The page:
When the company reported its first half results in September it noted that it expected premium domain sales to “contribute significantly to profits in the second half.” Without more premium domain sales its revenue numbers would decline from last year.

While this worked for 2017, the question remains: what happens when the company runs out of valuable .com domain names to sell?


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New Conference Coming to India This Month Brings Domains, Bitcoin & Gaming Together in One Place

DN Journal - Tue, 2017-11-07 13:04
Domain conferences devoted solely to domains seems to be an increasingly rare species. The new Gambit conference in India is the latest example.
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Internet Goes Down for Parts of the US Due to a Misconfiguration

Domain industry news - Tue, 2017-11-07 04:58

Monday saw a nationwide series of outages due to a misconfiguration at Level 3, an internet backbone company. Lily Hay Newman reporting in Wired: "Network analysts say that the misconfiguration was a routing issue that created a ripple effect, causing problems for companies like Comcast, Spectrum, Verizon, Cox, and RCN across the country. ... The misconfiguration was a 'route leak,' according to Roland Dobbins, a principal engineer at the DDoS and network-security firm Arbor Networks, which monitors global internet operations."

Update Nov 7, 2017: Doug Madory, Director of Internet Analysis at Dyn, provides additional update and analysis on the incident. "At 17:47:05 UTC yesterday (6 November 2017), Level 3 (AS3356) began globally announcing thousands of BGP routes that had been learned from customers and peers and that were intended to stay internal to Level 3.  By doing so, internet traffic to large eyeball networks like Comcast and Bell Canada, as well as major content providers like Netflix, was mistakenly sent through Level 3’s misconfigured routers.  Traffic engineering is a delicate process, so sending a large amount of traffic down an unexpected path is a recipe for service degradation.  Unfortunately, many of these leaked routes stayed in circulation until 19:24 UTC leading to over 90 minutes of problems on the internet."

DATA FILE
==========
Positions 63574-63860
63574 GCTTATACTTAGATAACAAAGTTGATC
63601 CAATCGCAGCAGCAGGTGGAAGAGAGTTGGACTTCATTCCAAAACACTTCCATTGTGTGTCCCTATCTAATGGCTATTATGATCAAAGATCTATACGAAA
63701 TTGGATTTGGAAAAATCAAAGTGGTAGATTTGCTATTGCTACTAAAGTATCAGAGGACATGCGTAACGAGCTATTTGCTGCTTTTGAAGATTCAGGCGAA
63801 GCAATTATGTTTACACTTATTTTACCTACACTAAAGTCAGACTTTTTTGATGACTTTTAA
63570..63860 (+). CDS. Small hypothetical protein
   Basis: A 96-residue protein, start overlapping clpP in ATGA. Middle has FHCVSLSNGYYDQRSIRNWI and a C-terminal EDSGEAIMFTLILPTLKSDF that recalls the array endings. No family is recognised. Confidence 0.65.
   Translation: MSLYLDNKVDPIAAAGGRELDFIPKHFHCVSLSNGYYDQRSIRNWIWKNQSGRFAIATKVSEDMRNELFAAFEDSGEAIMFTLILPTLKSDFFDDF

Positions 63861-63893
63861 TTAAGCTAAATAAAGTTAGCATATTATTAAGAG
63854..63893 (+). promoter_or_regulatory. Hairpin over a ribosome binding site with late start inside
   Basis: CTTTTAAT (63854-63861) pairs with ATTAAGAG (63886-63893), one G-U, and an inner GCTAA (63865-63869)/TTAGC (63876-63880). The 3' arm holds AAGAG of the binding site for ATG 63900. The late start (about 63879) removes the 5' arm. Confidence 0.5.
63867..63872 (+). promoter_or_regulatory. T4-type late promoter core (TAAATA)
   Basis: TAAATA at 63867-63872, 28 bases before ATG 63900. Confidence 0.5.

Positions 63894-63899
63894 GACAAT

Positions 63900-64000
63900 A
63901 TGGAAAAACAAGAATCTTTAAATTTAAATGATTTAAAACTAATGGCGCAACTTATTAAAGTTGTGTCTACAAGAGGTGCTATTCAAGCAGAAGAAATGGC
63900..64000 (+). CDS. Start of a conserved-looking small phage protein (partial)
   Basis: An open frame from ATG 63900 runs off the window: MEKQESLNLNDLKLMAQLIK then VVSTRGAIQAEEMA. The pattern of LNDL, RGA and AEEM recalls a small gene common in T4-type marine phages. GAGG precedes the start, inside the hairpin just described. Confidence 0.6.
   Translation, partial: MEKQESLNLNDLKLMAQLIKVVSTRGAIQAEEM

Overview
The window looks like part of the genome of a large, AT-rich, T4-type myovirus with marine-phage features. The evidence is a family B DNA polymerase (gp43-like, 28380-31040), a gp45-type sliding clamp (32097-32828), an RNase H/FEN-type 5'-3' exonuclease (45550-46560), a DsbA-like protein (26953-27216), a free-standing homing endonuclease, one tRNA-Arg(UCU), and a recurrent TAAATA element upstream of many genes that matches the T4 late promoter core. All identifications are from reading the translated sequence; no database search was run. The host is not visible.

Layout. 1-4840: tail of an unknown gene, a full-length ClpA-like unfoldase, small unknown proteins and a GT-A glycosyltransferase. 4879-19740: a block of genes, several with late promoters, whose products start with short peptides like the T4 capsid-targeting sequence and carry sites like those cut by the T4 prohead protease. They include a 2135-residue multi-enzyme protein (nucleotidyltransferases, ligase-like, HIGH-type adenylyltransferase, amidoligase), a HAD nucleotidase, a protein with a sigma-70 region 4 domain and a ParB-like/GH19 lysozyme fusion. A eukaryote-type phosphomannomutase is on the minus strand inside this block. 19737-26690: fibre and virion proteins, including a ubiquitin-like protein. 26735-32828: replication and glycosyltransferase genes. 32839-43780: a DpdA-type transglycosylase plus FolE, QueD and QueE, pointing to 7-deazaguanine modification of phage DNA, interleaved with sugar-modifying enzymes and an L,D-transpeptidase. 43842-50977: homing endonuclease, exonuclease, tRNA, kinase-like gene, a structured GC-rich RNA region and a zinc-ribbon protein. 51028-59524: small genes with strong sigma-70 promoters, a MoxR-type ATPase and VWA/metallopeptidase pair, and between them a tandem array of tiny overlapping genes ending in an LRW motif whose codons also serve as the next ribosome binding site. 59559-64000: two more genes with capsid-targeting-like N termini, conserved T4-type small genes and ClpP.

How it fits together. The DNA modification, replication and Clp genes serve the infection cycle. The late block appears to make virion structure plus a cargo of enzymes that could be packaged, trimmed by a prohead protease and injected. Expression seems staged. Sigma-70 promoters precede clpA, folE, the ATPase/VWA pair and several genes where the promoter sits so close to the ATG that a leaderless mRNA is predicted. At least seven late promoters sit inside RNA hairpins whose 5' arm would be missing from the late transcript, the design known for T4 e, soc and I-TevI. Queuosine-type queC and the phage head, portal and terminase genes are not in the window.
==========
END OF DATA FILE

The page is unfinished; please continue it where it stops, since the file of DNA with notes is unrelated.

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Phil Corwin joins Verisign

Domain Name Wire - Mon, 2017-11-06 21:54

Former ICA counsel left to join Verisign.

Attorney and policy expert Phil Corwin is remaining in the domain name industry.

Last week Phil Corwin announced he was leaving the Internet Commerce Association. Today, we know why he left — he has joined Verisign as Policy Counsel.

In a short email, Corwin said that he has resigned from ICANN’s Business Constituency and from his seat representing it on the GNSO Council because he is now part of a contracted party.

He will remain co-chair of working groups on Curative Rights Protections for International Intergovernmental Organizations, and on Rights Protection Measures in all gTLDs.